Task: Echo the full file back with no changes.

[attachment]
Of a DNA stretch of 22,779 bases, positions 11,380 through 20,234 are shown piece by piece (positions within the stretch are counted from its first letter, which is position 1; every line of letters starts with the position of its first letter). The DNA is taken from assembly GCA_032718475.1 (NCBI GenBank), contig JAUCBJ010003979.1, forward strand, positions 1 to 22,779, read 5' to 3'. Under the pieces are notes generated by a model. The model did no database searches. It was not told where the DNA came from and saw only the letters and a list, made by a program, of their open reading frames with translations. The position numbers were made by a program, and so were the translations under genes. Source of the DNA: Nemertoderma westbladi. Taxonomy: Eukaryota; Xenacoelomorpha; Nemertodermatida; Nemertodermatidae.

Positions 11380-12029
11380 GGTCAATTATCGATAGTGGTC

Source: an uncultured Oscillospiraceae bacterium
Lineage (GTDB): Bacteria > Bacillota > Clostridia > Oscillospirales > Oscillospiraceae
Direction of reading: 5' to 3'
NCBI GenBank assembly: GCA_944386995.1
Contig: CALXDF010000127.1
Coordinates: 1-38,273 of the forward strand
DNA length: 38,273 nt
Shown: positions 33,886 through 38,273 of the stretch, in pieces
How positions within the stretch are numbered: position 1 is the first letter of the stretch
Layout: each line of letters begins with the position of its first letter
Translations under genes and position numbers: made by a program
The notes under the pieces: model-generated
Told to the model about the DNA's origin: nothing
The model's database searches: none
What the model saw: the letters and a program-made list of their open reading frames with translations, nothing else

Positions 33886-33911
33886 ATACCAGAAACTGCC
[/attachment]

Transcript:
Of a DNA stretch of 22,779 bases, positions 11,380 through 20,234 are shown piece by piece (positions within the stretch are counted from its first letter, which is position 1; every line of letters starts with the position of its first letter). The DNA is taken from assembly GCA_032718475.1 (NCBI GenBank), contig JAUCBJ010003979.1, forward strand, positions 1 to 22,779, read 5' to 3'. Under the pieces are notes generated by a model. The model did no database searches. It was not told where the DNA came from and saw only the letters and a list, made by a program, of their open reading frames with translations. The position numbers were made by a program, and so were the translations under genes. Source of the DNA: Nemertoderma westbladi. Taxonomy: Eukaryota; Xenacoelomorpha; Nemertodermatida; Nemertodermatidae.

Positions 11380-12029
11380 GGTCAATTATCGATAGTGGTC

Source: an uncultured Oscillospiraceae bacterium
Lineage (GTDB): Bacteria > Bacillota > Clostridia > Oscillospirales > Oscillospiraceae
Direction of reading: 5' to 3'
NCBI GenBank assembly: GCA_944386995.1
Contig: CALXDF010000127.1
Coordinates: 1-38,273 of the forward strand
DNA length: 38,273 nt
Shown: positions 33,886 through 38,273 of the stretch, in pieces
How positions within the stretch are numbered: position 1 is the first letter of the stretch
Layout: each line of letters begins with the position of its first letter
Translations under genes and position numbers: made by a program
The notes under the pieces: model-generated
Told to the model about the DNA's origin: nothing
The model's database searches: none
What the model saw: the letters and a program-made list of their open reading frames with translations, nothing else

Positions 33886-33911
33886 ATACCAGAAACTGCC